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May 19, 1945

Elements of Bacterial Cytology

JAMA. 1945;128(3):242. doi:10.1001/jama.1945.02860200082037

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Abstract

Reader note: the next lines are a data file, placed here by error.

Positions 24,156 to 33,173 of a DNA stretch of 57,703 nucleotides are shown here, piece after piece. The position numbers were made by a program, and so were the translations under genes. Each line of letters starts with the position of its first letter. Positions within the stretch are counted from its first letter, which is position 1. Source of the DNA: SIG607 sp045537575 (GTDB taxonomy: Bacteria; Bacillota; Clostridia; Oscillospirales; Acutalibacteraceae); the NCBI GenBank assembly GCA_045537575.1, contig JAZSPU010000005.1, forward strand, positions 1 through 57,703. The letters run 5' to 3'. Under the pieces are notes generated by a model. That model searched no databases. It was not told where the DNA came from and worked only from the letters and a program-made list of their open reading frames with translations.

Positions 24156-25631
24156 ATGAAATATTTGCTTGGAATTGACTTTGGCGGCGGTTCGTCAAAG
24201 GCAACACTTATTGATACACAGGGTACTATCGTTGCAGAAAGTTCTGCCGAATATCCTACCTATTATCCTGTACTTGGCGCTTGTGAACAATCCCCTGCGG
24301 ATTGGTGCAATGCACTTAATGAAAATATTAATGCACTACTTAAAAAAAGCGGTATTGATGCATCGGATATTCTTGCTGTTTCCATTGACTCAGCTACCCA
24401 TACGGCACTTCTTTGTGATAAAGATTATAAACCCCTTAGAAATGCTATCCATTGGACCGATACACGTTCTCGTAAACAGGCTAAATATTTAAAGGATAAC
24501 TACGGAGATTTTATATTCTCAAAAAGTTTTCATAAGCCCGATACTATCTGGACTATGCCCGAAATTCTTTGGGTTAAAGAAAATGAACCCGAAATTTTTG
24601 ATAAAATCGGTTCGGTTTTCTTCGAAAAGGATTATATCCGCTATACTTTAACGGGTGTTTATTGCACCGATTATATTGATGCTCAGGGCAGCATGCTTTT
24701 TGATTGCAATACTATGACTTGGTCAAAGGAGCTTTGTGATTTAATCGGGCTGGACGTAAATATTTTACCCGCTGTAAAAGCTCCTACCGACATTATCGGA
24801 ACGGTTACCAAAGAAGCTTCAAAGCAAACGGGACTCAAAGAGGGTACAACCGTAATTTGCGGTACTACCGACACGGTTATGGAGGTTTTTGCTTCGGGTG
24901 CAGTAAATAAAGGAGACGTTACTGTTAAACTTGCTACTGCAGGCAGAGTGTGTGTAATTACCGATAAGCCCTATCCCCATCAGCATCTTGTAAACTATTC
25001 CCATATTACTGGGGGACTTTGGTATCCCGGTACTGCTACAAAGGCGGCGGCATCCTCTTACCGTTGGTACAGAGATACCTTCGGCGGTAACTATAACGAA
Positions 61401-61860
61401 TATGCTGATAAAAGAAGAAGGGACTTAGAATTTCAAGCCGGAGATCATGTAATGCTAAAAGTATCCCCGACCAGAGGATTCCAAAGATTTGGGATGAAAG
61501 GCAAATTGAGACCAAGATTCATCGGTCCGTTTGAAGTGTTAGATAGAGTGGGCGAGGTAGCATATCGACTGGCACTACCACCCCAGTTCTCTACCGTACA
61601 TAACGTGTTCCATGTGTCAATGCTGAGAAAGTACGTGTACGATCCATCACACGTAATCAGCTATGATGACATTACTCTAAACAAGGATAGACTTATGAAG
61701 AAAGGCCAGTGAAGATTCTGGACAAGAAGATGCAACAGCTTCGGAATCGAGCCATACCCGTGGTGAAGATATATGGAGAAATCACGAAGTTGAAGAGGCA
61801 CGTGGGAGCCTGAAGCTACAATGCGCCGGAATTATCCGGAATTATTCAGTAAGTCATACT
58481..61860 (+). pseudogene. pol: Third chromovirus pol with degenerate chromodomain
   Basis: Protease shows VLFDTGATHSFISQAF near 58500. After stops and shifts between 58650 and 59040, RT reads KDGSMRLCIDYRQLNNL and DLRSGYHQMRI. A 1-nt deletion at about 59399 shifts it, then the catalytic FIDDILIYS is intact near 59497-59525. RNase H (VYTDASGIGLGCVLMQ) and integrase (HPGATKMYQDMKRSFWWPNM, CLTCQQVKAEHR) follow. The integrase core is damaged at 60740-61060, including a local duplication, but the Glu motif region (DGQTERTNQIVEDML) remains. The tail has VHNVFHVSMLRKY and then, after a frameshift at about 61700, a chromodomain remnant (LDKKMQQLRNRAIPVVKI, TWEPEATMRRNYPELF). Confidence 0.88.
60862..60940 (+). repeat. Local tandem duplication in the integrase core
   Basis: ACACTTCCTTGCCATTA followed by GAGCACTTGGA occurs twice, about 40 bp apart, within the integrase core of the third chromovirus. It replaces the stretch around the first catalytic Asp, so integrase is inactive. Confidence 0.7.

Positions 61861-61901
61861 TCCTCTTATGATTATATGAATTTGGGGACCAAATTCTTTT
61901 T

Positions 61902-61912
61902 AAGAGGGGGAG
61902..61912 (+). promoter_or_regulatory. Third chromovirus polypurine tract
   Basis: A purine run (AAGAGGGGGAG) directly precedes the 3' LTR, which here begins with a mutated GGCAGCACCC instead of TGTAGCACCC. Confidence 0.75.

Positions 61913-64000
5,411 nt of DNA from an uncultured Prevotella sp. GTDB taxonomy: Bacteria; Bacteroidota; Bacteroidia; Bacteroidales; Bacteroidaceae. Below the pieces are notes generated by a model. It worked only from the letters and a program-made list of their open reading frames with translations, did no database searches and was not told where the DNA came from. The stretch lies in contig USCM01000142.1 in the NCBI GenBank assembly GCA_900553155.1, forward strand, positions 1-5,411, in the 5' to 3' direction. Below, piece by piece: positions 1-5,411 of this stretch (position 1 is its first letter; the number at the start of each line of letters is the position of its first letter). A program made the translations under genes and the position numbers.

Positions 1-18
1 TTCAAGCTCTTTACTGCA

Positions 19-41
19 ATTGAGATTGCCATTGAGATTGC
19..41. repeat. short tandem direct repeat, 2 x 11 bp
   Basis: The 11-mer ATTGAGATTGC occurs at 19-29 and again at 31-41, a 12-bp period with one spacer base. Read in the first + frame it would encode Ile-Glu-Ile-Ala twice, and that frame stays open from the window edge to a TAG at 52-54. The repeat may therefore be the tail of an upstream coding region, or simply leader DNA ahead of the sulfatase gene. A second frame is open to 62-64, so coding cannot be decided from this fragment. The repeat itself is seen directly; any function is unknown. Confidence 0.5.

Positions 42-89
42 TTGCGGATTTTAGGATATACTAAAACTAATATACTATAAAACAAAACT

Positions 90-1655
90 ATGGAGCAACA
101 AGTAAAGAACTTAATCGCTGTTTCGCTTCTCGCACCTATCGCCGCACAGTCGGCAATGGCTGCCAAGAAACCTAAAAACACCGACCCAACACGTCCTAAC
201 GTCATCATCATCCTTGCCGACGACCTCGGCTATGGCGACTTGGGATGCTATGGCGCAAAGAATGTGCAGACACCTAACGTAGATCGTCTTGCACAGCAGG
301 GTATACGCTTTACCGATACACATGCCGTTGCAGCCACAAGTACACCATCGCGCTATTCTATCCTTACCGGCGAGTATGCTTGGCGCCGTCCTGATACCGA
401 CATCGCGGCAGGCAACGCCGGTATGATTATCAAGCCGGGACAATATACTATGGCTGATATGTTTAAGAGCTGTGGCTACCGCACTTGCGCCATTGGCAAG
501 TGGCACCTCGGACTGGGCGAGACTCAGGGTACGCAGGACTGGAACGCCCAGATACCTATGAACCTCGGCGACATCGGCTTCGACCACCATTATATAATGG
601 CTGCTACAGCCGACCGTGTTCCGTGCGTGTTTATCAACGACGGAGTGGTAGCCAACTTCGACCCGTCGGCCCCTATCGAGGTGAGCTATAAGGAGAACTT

This is a detailed and critical treatment of bacterial structure. The author, who has an exceptional background in physical chemistry in addition to cytology, has avoided and revealed many pitfalls in a difficult subject. He has drawn on recent knowledge gained with the electron microscope. The medical bacteriologist will be disappointed, however, to find almost no use made of the great contributions of immunochemistry and the chemistry of pathogenic bacteria to the composition of the bacterial cell wall and capsule. It is regrettable too that the treponemes are described as possessing axial filaments and no flagella; recent work with the electron microscope has shown both these accepted beliefs to be in error. The specialist and graduate student in general bacteriology will find in this book critical insights into bacterial morphology and the structural basis of bacterial function and, in addition, many problems in need of critical review.

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